When the potatoes are just cooked, put the milk and the finely chopped shallots into a saucepan and bring to the boil. Pull the peel off the potatoes and discard. Mash the potatoes quickly, while they are still warm, and beat in enough boiling milk to make a fluffy purée. (If you have a large quantity, put the potatoes in the bowl of a food mixer and beat with the spade.) Then stir in the cooked cabbage and taste for seasoning. For perfection, serve immediately in a hot dish with a lump of butter melting in the centre.
Colcannon may be prepared ahead up to this point and reheated later in a moderate oven 180ºC/350ºF/gas mark 4, for 20–25 minutes. Cover while reheating so it doesn’t get too crusty on top.

Diana Kennedy’s Pan de Muerto

From The Art of Mexican Cooking (Bantam Books, 1989)
Makes 1 large bread, about 11 inches in diameter, or three small ones.

450g/1 lb (4 scant cups) plain white flour, plus extra for bowl and working surface
12g/ ½ oz (1 ¼ teaspoons) sea salt
50g/ 2oz ( 1/3 cup) sugar
Scant 25g /1oz (3 scant tablespoons) fresh yeast or 1 ½ scant tablespoons dry yeast
150ml /5 fl ozs ( ½ cup plus 2 tablespoons) water
3 large eggs, lightly beaten
Put the flour, salt, sugar and yeast into a mixing bowl and gradually beat in the water and eggs. (Mexican bakers do not bother to cream the yeast, knowing that it is fresh – do it if you wish.) Continue beating until the dough forms a cohesive mass around the dough hook; it should be sticky, elastic and shiny – about 5 minutes. Turn out onto a floured board and form into a round cushion shape. Butter and flour a clean bowl. Place the dough in it and cover with greased plastic wrap and a towel and set aside in a warm place – ideally 21C / 70°F – until the dough doubles in volume, about 2 hours.

The Final Dough
The starter torn into small pieces
225g/ 8oz ( 1 cup) sugar
200g / 7 ozs (14 tablespoons) unsalted butter, softened, plus extra for greasing baking sheets
450g / 1 lb plain white flour, plus extra for board and bowl
8 egg yolks, lightly beaten with 2 tablespoons water
50ml/ 2 fl ozs ( ¼ cup) water, approximately
1 teaspoon orange flower water and/or grated rind of 1 orange

4 egg yolks, lightly beaten
¼ cup melted unsalted butter, approximately
50g / 2oz (1/3 cup) sugar, approximately
Liberally grease 4 baking sheets (for both breads while proofing). Put the starter, sugar and butter into a mixing bowl and mix well, gradually beating in the flour and egg yolks alternately. Beat in the water and flavouring – you should have a slightly sticky, smooth, shiny dough that just holds its shape (since eggs, flours and climates differ, you may need to reduce or increase the liquid). Turn the dough out onto a lightly floured surface and form into a round cushion shape.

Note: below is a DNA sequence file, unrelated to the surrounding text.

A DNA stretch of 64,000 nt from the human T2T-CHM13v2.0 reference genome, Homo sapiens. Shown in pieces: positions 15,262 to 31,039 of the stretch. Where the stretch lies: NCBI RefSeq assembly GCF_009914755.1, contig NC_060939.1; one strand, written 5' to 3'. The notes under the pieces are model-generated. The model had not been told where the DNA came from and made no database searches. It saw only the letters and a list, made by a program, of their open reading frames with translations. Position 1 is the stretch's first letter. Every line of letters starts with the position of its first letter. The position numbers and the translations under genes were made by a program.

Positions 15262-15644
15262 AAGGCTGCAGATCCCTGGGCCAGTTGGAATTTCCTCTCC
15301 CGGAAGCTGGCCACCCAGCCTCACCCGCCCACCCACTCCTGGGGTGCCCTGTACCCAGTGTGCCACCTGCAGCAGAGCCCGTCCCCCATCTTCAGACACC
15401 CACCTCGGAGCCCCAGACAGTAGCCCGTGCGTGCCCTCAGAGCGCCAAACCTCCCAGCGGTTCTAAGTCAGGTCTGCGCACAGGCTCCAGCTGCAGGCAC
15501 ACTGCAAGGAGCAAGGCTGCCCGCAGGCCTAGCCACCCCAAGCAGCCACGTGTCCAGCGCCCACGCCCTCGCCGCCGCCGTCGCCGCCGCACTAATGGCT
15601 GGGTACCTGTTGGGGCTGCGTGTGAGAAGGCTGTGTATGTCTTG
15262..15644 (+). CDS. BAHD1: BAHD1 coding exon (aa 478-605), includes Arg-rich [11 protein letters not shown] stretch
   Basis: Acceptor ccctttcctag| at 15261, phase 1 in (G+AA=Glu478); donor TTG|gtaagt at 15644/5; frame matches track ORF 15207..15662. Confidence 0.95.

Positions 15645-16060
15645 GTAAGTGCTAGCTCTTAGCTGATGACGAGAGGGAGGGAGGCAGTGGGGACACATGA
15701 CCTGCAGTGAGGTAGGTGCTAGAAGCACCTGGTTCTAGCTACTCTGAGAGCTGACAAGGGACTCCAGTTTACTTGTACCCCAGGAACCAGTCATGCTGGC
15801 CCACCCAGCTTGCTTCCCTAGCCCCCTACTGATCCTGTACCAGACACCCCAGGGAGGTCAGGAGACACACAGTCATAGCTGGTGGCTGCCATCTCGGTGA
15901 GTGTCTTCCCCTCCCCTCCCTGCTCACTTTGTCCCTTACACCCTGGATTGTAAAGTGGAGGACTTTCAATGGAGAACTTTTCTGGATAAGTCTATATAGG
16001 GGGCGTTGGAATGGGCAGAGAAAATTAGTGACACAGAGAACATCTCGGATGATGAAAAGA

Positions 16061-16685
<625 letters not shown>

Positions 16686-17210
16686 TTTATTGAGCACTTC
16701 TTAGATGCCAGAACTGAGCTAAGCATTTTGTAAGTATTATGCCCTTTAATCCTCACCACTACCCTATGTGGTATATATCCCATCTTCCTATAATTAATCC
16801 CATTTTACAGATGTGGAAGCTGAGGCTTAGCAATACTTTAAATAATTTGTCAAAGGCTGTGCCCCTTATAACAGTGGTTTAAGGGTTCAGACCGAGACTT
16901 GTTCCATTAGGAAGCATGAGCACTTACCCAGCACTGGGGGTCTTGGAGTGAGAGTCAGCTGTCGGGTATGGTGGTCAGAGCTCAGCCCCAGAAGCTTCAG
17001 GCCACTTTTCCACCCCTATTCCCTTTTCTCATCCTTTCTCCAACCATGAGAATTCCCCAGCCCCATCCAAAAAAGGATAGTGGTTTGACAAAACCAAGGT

Wash out mixing bowl, butter and flour it, and replace the dough in it. Cover with greased plastic wrap and a towel and set aside in a warm place – ideally about 21C / 70°F – for about 1½ hours, until it almost doubles in size, or set aside overnight in the bottom of the refrigerator.

Bring the dough up to room temperature before attempting to work with it. Turn out onto a lightly floured board and divide the dough into two equal pieces. Set one aside for forming later. Take three quarters of the dough and roll it into a smooth ball. Press it out to a circle about 8 inches in diameter – it should be about 1-inch thick. Press all around the edge to form a narrow ridge – like the brim of a hat – and transfer to one of the greased baking sheets. Cover loosely with greased plastic wrap and set aside in a warm place (about 21c / 70°F) to rise about half its size – about 1 hour. Taking the remaining one-quarter of the dough, divide it into four equal parts. Roll one of the parts into a smooth ball. Roll the other 3 strips about 8 inches long, forming knobs as you go for the “bones.” Transfer the four pieces to another greased tray, cover loosely with greased plastic wrap, and set aside to rise for about 1 hour.

Repeat these steps to form the second bread with the other piece of dough that was set aside. Heat oven to 190C/375°F/regalo 5.